23 SES 05 B, Globalisation, Europeanisation and Higher Education Reforms
Responses of Higher Education to globalization have been versions of internationalization, taking different forms in different institutions (Knight, 2004). Higher Education institutions (HEIs) in Europe, working towards the construction and consolidation of the European Higher Education Area, are expected to promote an international dimension in their practices and to increase effective academic staff and student mobility. These are deemed to be essential constituents of their European outlook. The challenges of internationalization and mobility bring up the issue of linguistic competency, as this is closely linked to both processes (Altbach , 2004). The language issue, however, is rarely addressed directly and the English language appears to be widely adopted, stabilized as the “contact language” (Brumfit, 2001) of the academia (Coleman, 2006).
Within Greek HEIs, a recently introduced reform law (Law 4009/2011) and the actions taken for its implementation have increased the importance of mobility and internationalization. Amidst a severe economic crisis, HEIs are expected, if not forced, to introduce reforms in line with a neo-liberal understanding of their mission and practices of performativity. As knowledge institutions they are assumed to operate successfully in a highly competitive global environment (Robertson & Dale, 2008; Seddon & Levin, 2013). Pressures for change were mainly exerted by the development of the national quality assurance and accreditation system. The Hellenic Quality Assurance and Accreditation Agency (H.Q.A.), an independent and specialised agent supervised by the Ministry of Education, coordinated internal and external evaluations of the HEIs. The first cycle of evaluations was finally completed in 2014. The documents produced, accessible from the H.Q.A. and the institutions’ websites, provide representations of the institutions’ standings based on criteria derived from global standards for productivity, competitiveness and accountability.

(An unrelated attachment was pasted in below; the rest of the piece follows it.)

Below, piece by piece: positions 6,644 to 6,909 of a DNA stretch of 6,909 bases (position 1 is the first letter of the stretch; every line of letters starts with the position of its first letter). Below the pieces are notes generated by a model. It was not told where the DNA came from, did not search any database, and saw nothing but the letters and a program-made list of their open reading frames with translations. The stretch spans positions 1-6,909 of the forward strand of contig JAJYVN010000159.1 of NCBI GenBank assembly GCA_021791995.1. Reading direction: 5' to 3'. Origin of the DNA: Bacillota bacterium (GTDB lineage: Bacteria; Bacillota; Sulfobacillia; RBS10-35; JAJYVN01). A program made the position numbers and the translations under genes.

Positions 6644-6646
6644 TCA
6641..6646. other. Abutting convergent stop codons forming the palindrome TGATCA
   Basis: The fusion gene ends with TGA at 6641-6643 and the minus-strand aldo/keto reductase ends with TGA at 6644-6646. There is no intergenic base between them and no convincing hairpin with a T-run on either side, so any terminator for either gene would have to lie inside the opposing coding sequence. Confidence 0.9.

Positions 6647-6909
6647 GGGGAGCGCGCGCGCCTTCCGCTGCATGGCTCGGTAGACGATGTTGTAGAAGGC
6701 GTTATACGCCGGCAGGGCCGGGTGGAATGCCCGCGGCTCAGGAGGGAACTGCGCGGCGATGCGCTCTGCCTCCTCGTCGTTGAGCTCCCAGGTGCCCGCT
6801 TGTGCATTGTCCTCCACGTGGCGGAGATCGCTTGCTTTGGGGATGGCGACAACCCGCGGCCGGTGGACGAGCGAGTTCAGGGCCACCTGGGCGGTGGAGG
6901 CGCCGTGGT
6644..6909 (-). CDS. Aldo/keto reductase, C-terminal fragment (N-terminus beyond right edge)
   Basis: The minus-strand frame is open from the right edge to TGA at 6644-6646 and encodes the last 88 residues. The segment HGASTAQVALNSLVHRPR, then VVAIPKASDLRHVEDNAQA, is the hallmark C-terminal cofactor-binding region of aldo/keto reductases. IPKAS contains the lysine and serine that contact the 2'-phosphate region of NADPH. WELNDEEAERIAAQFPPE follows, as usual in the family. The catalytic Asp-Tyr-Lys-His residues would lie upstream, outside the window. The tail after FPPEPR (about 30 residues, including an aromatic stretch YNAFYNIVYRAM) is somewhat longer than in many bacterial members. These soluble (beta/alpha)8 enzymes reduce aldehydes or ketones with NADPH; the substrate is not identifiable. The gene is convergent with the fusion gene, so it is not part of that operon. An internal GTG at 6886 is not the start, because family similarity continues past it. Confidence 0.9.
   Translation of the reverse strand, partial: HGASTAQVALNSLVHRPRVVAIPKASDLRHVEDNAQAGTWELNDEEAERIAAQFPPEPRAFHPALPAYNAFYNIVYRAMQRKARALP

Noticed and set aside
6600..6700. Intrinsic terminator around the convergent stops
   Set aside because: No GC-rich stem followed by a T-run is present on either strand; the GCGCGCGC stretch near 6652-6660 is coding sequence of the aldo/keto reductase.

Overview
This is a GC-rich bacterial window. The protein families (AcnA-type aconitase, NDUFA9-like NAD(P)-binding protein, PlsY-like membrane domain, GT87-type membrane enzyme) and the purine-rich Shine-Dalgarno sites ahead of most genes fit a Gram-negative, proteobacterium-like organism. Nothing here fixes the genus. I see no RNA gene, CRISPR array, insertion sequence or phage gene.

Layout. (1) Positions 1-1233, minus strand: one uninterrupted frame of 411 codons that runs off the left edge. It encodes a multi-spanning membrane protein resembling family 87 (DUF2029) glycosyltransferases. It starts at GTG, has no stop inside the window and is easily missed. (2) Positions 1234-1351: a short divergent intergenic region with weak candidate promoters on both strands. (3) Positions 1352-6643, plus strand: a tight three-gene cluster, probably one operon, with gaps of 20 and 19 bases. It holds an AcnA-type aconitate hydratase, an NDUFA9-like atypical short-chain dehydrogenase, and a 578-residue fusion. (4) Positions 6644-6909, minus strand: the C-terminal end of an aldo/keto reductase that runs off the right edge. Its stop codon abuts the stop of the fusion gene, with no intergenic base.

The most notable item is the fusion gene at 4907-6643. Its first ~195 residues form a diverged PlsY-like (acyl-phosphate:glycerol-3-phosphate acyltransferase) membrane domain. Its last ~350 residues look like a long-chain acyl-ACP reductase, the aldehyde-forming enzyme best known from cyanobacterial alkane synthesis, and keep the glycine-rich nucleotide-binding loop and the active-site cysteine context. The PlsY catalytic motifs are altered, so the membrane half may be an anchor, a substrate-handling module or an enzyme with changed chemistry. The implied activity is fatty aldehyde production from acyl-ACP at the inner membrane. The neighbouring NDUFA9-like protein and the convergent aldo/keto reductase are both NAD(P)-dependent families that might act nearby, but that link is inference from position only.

In this context, the English language appears to be crucial in two respects. First, as an issue related to the language of communication between the evaluation committees, constituted by experts from abroad, and the departments of Higher Education. It is worth noting that the external evaluation reports were written in English. Second, language and its role in teaching, research and publications, as well as in staff and student mobility, was highlighted as an issue of concern.
In this paper, we argue that the discourse articulated by the processes of evaluation and quality assurance mediates the global discourse on higher education with reference to language-related issues that are brought into focus through internationalization and mobility practices. Evaluative criteria constitute the regulative dimension exerting control over processes of knowledge recontextualisation and pedagogic communication, as internationalization, mobility and language use are transformed from hitherto marginal issues into practices that are subjected to performance measurement. Language related knowledge is thus redefined and boundaries are redrawn around legitimate pedagogic practices, teaching methods and academic identities- for students and teaching staff (Bernstein, 2000, Sarakinioti et al., 2011). It is in such spaces, where meaning making becomes a complex process, that power and control relations are reproduced, challenged or changed (Singh et al, 2013). Moreover, internationalization and mobility, signifiers of a European/international identity, are being transformed into sites of concern and regulation for HEIs, changing what constitutes legitimate foreign language knowledge and use. Drawing on Foucault-inspired literature on governmental practices in education (Ball, 2013) and Bernstein’s (1990, 2000) theory of pedagogic discourse, this study aims to comprehend global regulative processes and the ‘pedagogising’ dynamics that come into play in specific local institutional sites.
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